On May 4, 2017, the U.S. House of Representatives narrowly passed the American Health Care Act (AHCA), a budget reconciliation bill that would partially repeal and replace the Affordable Care Act (ACA). The AHCA includes essentially the same provisions related to employer-sponsored group health plans (GHPs) as an earlier version of the legislation that House Speaker Paul Ryan withdrew from a floor vote in March. The May 4 bill also includes a new "state waiver" provision that has been interpreted by most practitioners as paving the way for GHPs to eliminate ACA-required out-of-pocket maximums (OOPMs) on in-network benefits and reinstate annual and lifetime benefit limits. But such an interpretation isn't expressly supported by the text of the AHCA, which amends a different ACA subsection than the subsection connected to GHP limits and OOPMs.

How to prepare for heightened immigration enforcement--part 2

This month, we examine I-9 compliance in light of the federal government's stepped-up immigration enforcement efforts under President Donald Trump. Employers should inventory their I-9 practices to ensure full compliance with the law. One easy way to start is by breaking down your I-9 obligations into three categories: completion, reverification, and retention.

Key provisions of DOL's fiduciary rule set to take effect June 9

Following a 60-day delay in implementation, key provisions of the controversial Obama-era "fiduciary rule" are set to take effect on June 9, 2017. The new provisions will dramatically expand the definition of who is a fiduciary under the Employee Retirement Income Security Act (ERISA) and the Internal Revenue Code in connection with retirement accounts as well as set certain standards of conduct for financial advisers.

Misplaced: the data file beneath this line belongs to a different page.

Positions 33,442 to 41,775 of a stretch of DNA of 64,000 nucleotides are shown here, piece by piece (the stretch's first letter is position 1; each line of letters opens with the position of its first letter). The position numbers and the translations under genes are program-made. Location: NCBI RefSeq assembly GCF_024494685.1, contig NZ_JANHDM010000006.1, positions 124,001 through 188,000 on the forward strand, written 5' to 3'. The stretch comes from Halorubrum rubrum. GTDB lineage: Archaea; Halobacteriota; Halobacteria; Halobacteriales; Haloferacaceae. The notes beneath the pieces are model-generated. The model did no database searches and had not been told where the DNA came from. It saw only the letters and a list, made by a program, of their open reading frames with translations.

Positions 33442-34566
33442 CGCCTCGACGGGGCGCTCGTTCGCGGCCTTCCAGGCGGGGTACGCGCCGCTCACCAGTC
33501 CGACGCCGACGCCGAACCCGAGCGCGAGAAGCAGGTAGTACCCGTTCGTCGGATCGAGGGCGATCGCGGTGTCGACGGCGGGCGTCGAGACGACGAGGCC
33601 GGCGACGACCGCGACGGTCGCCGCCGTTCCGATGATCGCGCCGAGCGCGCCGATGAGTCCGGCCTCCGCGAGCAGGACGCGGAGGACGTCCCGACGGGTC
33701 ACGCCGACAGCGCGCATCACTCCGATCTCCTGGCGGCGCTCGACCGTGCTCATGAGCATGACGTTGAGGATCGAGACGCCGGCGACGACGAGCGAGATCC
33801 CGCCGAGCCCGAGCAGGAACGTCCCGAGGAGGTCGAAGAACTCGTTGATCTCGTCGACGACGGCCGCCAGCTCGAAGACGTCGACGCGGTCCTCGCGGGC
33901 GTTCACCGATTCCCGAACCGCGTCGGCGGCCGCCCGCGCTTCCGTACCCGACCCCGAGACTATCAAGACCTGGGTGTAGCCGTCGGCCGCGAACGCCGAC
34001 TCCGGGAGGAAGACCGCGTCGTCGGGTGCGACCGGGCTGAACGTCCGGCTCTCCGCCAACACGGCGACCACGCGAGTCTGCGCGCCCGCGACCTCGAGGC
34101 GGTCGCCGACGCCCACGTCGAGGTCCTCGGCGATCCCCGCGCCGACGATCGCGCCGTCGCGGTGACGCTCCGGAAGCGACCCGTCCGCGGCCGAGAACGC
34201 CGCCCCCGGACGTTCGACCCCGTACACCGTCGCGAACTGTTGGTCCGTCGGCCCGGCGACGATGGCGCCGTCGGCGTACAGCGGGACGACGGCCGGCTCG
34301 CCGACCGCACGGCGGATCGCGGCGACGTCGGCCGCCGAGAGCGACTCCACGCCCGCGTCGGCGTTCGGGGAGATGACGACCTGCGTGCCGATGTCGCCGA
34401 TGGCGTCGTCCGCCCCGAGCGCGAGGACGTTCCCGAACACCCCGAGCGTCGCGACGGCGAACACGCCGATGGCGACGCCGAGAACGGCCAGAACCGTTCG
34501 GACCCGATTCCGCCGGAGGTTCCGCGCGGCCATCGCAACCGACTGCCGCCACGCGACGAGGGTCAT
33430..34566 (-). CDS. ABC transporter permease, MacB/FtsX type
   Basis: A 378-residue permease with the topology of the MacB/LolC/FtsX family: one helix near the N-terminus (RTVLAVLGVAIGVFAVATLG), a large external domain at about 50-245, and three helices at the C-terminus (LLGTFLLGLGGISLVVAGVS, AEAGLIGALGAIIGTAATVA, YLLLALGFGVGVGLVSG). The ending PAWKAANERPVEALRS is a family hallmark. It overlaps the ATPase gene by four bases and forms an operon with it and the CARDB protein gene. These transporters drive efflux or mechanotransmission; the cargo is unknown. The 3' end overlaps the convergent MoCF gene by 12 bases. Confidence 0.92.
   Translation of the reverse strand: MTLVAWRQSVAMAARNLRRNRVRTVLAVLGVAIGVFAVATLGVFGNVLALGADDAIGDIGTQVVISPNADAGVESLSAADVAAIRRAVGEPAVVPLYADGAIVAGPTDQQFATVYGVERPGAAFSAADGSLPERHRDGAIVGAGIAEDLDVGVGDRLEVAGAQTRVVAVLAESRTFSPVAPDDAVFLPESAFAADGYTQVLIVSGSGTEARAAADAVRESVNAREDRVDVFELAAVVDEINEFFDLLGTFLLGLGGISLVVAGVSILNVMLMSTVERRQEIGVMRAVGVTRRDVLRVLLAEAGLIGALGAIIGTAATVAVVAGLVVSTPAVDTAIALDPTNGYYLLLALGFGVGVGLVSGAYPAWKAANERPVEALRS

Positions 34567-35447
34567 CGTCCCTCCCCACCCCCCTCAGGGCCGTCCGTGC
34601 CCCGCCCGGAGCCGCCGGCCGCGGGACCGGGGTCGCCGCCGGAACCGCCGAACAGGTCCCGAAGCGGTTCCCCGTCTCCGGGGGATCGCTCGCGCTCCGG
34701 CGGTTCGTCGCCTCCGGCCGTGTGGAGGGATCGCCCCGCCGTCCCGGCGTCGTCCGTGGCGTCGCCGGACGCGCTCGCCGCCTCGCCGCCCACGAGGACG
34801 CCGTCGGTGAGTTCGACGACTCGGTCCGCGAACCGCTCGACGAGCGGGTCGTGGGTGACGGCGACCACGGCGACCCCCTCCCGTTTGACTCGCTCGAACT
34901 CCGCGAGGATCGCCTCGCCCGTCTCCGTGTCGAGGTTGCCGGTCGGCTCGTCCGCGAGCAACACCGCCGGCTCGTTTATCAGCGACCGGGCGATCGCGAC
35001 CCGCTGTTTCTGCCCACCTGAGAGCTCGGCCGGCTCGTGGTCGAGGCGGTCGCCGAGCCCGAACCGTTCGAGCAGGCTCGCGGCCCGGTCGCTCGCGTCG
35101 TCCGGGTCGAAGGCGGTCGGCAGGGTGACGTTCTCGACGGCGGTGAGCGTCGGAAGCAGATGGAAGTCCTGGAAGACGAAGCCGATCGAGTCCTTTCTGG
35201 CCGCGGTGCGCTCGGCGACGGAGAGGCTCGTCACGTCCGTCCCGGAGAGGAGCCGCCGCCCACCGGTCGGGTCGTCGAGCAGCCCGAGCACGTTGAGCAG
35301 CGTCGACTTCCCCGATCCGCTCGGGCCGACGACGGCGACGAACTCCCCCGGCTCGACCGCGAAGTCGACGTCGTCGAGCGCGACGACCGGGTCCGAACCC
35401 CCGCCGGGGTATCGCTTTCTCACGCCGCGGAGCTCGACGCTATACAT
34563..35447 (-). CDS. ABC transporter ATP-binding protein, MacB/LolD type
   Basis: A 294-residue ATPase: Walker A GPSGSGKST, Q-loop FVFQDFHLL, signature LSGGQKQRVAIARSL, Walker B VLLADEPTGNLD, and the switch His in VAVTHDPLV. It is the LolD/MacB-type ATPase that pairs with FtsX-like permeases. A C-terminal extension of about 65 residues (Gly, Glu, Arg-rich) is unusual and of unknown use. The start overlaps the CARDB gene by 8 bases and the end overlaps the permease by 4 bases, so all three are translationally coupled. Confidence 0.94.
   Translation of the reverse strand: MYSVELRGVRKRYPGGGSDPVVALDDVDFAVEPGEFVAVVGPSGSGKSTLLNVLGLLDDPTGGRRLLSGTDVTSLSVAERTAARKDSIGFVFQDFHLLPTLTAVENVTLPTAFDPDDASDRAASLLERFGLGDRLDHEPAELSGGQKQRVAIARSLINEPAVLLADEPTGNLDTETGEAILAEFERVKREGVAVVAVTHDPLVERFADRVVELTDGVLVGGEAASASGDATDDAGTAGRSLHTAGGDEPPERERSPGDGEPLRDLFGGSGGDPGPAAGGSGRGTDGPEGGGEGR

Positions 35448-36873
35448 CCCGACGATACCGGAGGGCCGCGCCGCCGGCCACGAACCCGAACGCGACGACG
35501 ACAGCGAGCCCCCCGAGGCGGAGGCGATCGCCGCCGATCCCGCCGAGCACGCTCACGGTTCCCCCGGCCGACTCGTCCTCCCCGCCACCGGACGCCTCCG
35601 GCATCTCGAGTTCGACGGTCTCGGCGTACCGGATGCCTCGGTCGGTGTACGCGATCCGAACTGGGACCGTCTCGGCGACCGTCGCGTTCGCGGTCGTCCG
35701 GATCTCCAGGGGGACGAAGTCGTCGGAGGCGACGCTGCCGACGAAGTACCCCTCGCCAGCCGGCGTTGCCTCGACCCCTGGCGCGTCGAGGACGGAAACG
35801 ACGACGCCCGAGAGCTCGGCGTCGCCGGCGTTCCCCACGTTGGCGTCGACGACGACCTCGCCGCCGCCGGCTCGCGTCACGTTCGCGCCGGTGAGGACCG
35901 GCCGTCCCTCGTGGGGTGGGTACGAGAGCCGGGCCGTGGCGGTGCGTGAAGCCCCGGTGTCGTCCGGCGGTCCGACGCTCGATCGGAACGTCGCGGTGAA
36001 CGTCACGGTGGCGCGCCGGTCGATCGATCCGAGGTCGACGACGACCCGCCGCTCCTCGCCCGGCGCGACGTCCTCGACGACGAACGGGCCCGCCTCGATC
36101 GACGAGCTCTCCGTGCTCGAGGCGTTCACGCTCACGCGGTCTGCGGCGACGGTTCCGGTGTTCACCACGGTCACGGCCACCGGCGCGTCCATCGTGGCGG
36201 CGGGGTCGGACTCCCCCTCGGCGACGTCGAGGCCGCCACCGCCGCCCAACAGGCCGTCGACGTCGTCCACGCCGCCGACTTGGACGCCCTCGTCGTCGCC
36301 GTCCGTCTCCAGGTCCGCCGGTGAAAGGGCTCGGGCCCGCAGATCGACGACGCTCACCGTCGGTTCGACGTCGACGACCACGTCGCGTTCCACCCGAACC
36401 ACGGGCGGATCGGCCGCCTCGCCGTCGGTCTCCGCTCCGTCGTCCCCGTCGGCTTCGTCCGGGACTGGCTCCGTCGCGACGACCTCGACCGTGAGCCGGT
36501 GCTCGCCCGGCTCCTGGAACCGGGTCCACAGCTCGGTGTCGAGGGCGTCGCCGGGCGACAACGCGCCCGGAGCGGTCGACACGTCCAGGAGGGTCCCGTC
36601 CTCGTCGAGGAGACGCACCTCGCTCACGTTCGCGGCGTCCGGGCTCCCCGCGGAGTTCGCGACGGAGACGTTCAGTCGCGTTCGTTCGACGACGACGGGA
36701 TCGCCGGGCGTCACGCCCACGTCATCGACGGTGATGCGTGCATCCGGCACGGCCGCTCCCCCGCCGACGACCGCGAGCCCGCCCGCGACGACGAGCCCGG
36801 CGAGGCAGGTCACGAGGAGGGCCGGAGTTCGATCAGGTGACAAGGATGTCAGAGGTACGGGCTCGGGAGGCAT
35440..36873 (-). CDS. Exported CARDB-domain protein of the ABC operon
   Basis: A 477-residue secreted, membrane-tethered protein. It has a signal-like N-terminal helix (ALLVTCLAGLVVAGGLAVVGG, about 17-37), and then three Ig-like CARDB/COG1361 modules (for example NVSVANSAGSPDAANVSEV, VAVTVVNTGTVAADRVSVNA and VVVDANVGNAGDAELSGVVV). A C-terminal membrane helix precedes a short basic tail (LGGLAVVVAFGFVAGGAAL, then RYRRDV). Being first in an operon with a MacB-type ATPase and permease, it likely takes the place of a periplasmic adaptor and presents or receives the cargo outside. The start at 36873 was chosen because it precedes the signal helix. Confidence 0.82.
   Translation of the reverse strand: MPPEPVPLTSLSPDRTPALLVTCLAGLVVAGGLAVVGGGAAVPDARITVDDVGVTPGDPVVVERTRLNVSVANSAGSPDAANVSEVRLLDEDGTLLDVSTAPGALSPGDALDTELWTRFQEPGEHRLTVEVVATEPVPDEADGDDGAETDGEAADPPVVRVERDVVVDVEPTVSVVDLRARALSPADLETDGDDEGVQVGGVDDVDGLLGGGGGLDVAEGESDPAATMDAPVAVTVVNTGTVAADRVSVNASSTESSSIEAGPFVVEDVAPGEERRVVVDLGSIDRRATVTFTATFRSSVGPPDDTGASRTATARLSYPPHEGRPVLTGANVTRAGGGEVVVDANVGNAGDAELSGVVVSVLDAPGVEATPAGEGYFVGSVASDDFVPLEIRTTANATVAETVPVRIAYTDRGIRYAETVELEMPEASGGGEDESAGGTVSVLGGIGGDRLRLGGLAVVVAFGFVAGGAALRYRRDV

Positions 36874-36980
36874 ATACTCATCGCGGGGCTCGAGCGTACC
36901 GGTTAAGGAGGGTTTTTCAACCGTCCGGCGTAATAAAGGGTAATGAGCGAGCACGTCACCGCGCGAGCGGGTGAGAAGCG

Paid sick leave Executive Order now in effect for federal contractors

Many federal contractors believed that President Donald Trump would rescind President Barack Obama's Executive Order (EO) requiring certain federal contractors to provide 56 hours of paid leave to employees working on government contracts as of January 1, 2017. However, President Trump hasn't rescinded the EO, and it isn't clear if he will. As a result, contractors need to be ready to comply with the requirements now being placed in government contracts. Which federal contractors should be concerned about President Obama's paid sick leave requirements, and what are the requirements?

DOL reaches $726K settlement with New York City construction company

On May 3, 2017, the U.S. Department of Labor (DOL) announced that it had entered into an agreement with Design Development NYC, Inc., a design and construction company, to resolve allegations that the company violated the Fair Labor Standards Act (FLSA) by misclassifying 184 employees as independent contractors and failing to pay them overtime. In addition, the DOL claimed that the company wrongfully classified three employees as exempt under the FLSA, also denying them overtime pay. According to the DOL, the company neither admitted nor denied the allegations.

BDO v. EEOC: a refresher on maintaining privilege logs

On May 4, 2017, the U.S. 5th Circuit Court of Appeals issued a significant win to the Equal Employment Opportunity Commission (EEOC) in EEOC v. BDO, USA, LLP, an opinion that all attorneys should read as a refresher on privilege logs (documents that describe information withheld from production in a civil lawsuit under the attorney-client privilege). At issue in the case was whether the privilege log issued by BDO to the EEOC in defense of a charge of discrimination was sufficient.